Do any of the words we use to label one another reflect Christ? Do
they uplift and heal?? Do they encourage and inspire?? Do they
bridge the gap of understanding between each other?? The answer of
course is no!!
A typical excuse used by some is that "when I call you a bitch or a
hoe, I really mean it as a term of endearment. I'm only playing, I
really don't mean it." Well words are sharper than any sword can
be. If you really are a friend, why do you take the risk of hurting
another and then smiling in their face? Did Jesus do that?? No he
did not, so why do you?
So what's the cause??
What's behind the acid tongue of the black gay/lesbian community?
What are the root causes behind our vicious labeling, stereotyping
and irresponsible tongues? Well, there are three major reasons:
1. From childhood we quickly learned how to physically and verbally
defend ourselves from bullies who taunted us for being everything
from fat, skinny, poor, ugly to gay/lesbian.
There are so many of us who had to constantly fight our way out of
childhood, that we learned how to verbally attack before being
attacked ourselves. In fact we either anticipated or reacted so
viciously with our tongues that it became a self-defense mechanism in
order to shut-down, embarrass, and hurt our attackers. We learned how
to say hurtful things with such a convincing facial expression and
tone of voice that we too became bullies in our own right.
Sadly, far too many of us have taken on the same self-defense
mentality well into our adulthood and inflict the same type of pain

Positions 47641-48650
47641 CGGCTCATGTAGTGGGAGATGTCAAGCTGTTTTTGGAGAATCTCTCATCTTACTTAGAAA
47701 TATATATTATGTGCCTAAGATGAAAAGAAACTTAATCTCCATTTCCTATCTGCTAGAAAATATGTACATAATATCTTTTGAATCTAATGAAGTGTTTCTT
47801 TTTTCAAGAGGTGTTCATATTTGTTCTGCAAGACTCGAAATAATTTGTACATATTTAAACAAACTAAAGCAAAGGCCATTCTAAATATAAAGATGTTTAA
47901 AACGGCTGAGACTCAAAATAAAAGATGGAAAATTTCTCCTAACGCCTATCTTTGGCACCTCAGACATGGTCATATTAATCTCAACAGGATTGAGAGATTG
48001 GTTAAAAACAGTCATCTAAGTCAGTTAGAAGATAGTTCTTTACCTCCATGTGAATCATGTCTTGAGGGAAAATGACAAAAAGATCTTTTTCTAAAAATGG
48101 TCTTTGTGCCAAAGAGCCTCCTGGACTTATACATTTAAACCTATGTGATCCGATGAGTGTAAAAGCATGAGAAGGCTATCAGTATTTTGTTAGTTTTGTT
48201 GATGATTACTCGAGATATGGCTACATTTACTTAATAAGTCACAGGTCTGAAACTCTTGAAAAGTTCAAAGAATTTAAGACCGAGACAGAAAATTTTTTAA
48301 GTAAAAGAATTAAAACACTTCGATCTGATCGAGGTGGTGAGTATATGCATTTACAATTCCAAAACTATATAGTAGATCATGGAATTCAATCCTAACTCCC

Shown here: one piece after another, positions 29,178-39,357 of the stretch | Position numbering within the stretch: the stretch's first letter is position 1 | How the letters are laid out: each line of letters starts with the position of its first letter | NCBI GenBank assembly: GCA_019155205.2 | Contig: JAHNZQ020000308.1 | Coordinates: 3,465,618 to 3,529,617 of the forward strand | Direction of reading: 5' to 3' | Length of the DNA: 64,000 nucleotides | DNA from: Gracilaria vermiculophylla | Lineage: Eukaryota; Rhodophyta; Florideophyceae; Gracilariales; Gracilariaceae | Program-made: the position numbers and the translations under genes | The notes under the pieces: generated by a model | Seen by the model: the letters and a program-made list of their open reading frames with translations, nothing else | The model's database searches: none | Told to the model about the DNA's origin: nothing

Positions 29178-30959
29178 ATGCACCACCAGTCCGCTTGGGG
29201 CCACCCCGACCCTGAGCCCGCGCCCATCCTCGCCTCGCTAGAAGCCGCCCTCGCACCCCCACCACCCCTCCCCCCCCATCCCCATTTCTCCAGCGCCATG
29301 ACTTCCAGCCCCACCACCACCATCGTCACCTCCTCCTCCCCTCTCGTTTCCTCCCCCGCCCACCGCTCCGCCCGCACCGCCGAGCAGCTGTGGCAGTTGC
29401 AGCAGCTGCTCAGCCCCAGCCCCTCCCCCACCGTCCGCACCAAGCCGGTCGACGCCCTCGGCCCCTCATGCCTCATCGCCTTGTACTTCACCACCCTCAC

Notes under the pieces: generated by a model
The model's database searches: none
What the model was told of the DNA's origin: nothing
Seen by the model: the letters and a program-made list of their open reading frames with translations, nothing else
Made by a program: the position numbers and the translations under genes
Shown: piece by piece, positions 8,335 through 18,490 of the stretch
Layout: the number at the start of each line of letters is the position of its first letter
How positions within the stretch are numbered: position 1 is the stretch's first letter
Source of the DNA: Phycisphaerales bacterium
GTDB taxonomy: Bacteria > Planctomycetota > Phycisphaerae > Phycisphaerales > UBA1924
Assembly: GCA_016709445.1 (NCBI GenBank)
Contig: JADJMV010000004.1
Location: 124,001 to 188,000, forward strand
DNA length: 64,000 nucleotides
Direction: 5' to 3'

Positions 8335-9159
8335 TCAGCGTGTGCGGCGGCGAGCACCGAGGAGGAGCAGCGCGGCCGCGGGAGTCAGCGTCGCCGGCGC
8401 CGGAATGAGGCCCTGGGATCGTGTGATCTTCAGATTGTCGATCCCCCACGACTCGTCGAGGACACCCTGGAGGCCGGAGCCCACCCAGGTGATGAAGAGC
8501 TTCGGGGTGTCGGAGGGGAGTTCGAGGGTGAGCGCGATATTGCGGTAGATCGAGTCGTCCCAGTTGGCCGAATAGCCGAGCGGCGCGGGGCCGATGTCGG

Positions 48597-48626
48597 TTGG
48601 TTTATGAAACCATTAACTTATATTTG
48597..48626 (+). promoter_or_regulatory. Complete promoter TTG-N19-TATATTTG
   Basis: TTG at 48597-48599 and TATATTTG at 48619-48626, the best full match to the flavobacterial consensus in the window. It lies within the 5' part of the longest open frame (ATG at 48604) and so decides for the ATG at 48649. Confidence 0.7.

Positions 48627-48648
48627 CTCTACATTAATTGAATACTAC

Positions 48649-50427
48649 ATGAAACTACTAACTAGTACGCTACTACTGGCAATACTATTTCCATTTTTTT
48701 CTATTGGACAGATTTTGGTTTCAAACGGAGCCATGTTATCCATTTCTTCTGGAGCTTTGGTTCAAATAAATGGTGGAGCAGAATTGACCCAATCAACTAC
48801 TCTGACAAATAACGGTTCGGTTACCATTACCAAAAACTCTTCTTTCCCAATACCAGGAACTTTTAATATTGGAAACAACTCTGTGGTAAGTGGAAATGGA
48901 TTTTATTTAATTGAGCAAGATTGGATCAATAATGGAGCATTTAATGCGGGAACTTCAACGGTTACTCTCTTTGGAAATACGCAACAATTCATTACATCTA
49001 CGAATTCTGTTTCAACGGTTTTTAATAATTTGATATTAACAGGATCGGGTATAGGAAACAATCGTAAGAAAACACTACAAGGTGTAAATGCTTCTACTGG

we felt as children onto others. There's an old saying that states
that "hurting people hurt other people." The wounded will wound
other people. Mostly this happens unintentionally and without any
2. Another reason why many in the black gay/lesbian community have
trouble with their unbridled tongues is a direct result of
homophobia. There are far too many who struggle with their
sexuality. They do not have the peace or joy that others have found
through their spiritual reconciliation.
When we don't feel secure with ourselves, we lash out at others. We
also lash out at the "church queens" who are forever in church. We
lash out at every person who seemingly has reconciliation or is
happier living their gay/lesbian lives. In actuality, we want what
they have, but inwardly it still feels wrong to us. We needlessly
toil and suffer because we don't feel whole, complete and truly
accepted before God.
Finally, we often lash out at those who remind us of ourselves,
because we hate to see the truth as it stands before us in the mirror
or as a reflection from somebody else. Homophobia or the simply put,
fear is a spirit of the Enemy. It is not of God (2 Timothy: 1:7).
So what's the solution??
1. The solution is humble prayer, mediation, and study. We must ask
God for his guidance in controlling our tongues, our emotions, and
tempers as they are reflected in what we say with our tongues.
We must also pray for a healing. Remember that "hurting people will
hurt other people." We must heal our past wounds and hurts to ensure
that only a scar remains and not the infection or the pain.
Jesus is the healing ointment. He provides the path and direction
for us to follow, but we must yield, bend, given in, and submit our
lives, our hearts, but most of all our tongues to transformation.
It will not happen overnight, but it can happen if you desire for it
to happen. You must want the change to occur and seek it out for it
to happen. We must let go and let God. Let go of bitterness, un-
forgiveness, pain, and the tears of yesteryear to fall forward in
Finally we must remember that although the tongue is a "fire, a world
of iniquity…. that defileth the whole body and setteth on fire the
course of nature; (James 3:6)", we as Christians have power to
control it!! That's wonderful news and its news that we all need to
share with one another!
L. Davis is author of "Black, Gay & Christian" and
reached at http://blackgaychristian.com
Copyright © by the author
All Rights Reserved